Saturday, January 2, 2010

Jane Eyre's Daughter by Elizabeth Newark


From the publisher:

"In this sequel to Jane Eyre, young Janet Rochester is consigned to Highcrest Manor and the guardianship of the strict Colonel Dent while her parents journey to the West Indies. As Janet struggles to make a life for herself, guided by the ideals of her parents, she finds herself caught up in the mysteries of Highcrest.

Why is the East Wing forbidden to her? What lies behind locked gates? And what is the source of the voices she hears in the night? Can she trust the enigmatic Roderick Landless, or should she transfer her allegiance to the suave and charming Sir Hugo Calendar?

Whether riding her mare on the Yorkshire moors, holding her own with Colonel Dent, or waltzing at her first ball, Janet is strong, sympathetic, and courageous.

After all, she is her mother's daughter......"



My thoughts:

Before I sum up my impressions of Jane Eyre's Daughter, I think I first need to say that I am wary of fan fiction and classic spin-offs -- particularly when they are from novels that are very close to my heart. I read a few Austen-inspired books for the Everything Austen Challenge and quickly learned that not all spin-offs are created equal. Some are fantastic and spark renewed interest in classic novels; others are mediocre. Only a few are truly worthy of association with the original. Charlotte Bronte's gothic masterpiece, Jane Eyre, is sacrosanct in my opinion, so I approached this "sequel" with a very critical eye, ready to dismiss anything that did not ring true to the Bronte original.

Reader, I was very impressed!

This is a thoroughly engaging tale narrated by the daughter born to Jane Eyre and her beloved Mr. Rochester. (Although a daughter is not mentioned, to my knowledge, in the original, Jane refers to their son as their "first-born," so it is plausible that they had other children.) Filled with many familiar elements that made Bronte's original gothic tale so intriguing, you'll revisit the bleak and wind-wept Yorkshire moors and a restored Thornfield, meet a Byronic figure whose striking resemblance to Mr. Rochester stirs up vicious gossip, and watch in fascination as a spirited Janet comes to blows with Isabella, the beautiful and haughty niece of Blanche Ingram. There's even Pilot, bred from generations of Rochester's original dog, ever-present, resting by the fire, always loyal and devoted.

I found the journey of Janet Eyre from girlhood to womanhood to be poignant and believable, with one exception. She is very honest with her feelings in the beginning of the tale, feeling much loved and doted on by her larger than life father, but feels slighted by her more reserved mother. (I do take issue with the way Jane Eyre is portrayed in the beginning of this book, being a bit cold to her daughter, but attentive to her husband and son. Not in true character, in my opinion, but it is resolved satisfactorily.) Frightened by the news that she must attend a girls' school in London when her parents and brother must leave to attend to matters related to Bertha Mason's family in Jamaica, she feels lost without the comfort and support of her father. It is at this school where Janet begins to learn indepedence and self-confidence.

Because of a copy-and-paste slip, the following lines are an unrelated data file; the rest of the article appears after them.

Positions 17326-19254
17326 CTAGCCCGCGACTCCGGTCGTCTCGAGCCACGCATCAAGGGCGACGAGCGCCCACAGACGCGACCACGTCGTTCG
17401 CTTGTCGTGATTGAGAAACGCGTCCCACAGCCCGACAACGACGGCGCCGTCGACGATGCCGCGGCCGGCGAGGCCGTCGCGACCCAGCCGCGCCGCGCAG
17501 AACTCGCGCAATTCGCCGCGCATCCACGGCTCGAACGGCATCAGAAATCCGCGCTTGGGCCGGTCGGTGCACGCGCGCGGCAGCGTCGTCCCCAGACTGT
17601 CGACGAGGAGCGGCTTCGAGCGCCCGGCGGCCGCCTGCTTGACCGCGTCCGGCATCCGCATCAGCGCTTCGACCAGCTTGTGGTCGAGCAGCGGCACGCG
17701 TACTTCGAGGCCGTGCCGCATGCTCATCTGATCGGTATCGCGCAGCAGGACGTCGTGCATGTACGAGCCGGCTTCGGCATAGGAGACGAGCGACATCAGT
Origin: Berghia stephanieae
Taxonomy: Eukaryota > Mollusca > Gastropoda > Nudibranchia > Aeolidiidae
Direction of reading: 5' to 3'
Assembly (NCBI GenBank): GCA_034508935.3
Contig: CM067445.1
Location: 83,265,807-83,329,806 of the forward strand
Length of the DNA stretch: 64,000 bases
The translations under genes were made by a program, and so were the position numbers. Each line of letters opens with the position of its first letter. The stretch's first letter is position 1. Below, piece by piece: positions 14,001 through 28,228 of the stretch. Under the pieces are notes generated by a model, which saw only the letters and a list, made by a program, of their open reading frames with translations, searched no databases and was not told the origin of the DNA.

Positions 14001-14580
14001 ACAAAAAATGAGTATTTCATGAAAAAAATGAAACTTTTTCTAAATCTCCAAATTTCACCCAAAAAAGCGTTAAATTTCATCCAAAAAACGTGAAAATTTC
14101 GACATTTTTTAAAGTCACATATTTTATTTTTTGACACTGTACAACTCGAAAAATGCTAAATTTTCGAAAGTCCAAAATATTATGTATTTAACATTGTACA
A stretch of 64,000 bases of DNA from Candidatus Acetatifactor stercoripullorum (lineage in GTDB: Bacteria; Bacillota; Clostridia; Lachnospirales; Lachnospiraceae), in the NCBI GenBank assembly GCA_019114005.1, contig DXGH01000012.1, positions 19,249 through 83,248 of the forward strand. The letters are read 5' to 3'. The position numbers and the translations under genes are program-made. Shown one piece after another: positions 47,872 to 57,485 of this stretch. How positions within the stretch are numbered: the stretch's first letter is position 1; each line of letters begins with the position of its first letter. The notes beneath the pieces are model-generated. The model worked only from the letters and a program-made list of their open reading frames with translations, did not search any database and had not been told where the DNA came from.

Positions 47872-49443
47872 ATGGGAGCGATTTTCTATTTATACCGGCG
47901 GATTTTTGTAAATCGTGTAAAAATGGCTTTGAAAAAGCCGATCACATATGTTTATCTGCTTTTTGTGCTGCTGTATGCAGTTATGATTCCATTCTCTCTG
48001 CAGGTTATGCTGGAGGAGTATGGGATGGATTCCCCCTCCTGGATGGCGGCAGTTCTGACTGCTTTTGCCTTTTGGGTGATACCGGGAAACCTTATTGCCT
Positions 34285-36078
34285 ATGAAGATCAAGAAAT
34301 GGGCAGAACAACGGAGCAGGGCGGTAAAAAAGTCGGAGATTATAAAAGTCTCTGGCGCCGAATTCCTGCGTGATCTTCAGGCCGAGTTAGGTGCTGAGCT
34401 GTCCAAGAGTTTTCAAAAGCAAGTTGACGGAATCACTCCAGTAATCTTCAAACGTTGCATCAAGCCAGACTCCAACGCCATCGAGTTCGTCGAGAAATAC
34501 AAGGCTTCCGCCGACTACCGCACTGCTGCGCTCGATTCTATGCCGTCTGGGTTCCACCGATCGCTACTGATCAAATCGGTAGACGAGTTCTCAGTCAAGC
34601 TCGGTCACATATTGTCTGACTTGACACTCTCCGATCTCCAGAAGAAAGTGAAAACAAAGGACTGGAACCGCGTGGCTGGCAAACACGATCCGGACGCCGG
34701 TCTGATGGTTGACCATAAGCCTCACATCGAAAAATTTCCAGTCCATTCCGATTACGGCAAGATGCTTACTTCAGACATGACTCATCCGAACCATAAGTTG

Upon completion of the girls' school, Janet must, according to her father's guardianship plan, live with Colonel Dent at Highcrest Manor. Like Thornfield, Highcrest Manor has its own secrets and tragic past that comes back to haunt the inhabitants. Two enigmatic gentlemen enter Janet's life, and as the plot unfolds, we learn which one is friend or foe.

The writing is excellent and moves along quickly, with lots of suspenseful twists, wonderful period details, and an ending that left me with happy tears. Keep in mind that it's not perfect, it does have a few spots that readers won't like or agree with, but generally an enjoyable read.

Recommended if you're a Bronte devotee. I'm off to a good beginning for the All About the Brontes Challenge!

4/5 stars

Title: Jane Eyre's Daughter
Author: Elizabeth Newark
Publisher: Sourcebooks, Inc.
2008
303 pages
genre: historical fiction/romance

8 comments:

Muse in the Fog said...

I know what you mean about books that try to follow in a classics footsteps. It is nice to see a spin off of a story different then Pride and Prejudice though! I'm glad you liked the book, I will have to take a look at it. Thank you.

http://muse-in-the-fog.blogspot.com/

Joanne said...

Yes, I agree with you, Muse! I loved the P&P challenge, but I'm ready to give Mr. Darcy a rest!

Kim said...

Jane Eyre is on my list for this year. I didn't join the Challenge, but will look forward to your reviews. (I'm reading Outlander, now--OOOEEE!)

Joanne said...

Oh, good! I hope you enjoy Jane Eyre; it was the first gothic romance that I ever read and it remains a favorite!

I can't wait to hear your thoughts on Outlander as you move through the book! As you say, OOOOOOOOoooooooeeeeeeeee! Thousands of Jamie fans swoon for him, but he's a one-woman man (Claire)! Enjoy!

Chris said...

I liked this one too even though I thought Janet's feelings for her father a little creepy.

Laura's Reviews said...

Great review! I just saw this one in the book store last month and wondered whether it was any good. Now I think I'll have to try it out!

Joanne said...

Chris - Yes, I thought there were a few things that I would have edited out to make the book 100% true to the Bronte spirit, and that's one of them.

Laura - I think you'll enjoy it! Like I mentioned, it's not perfect, but worth reading.

Traxy said...

Great review! I too am a bit hesitant of these fanmade spin-offs, but your review has made me think perhaps this is one worth getting a hold of and reading. :)

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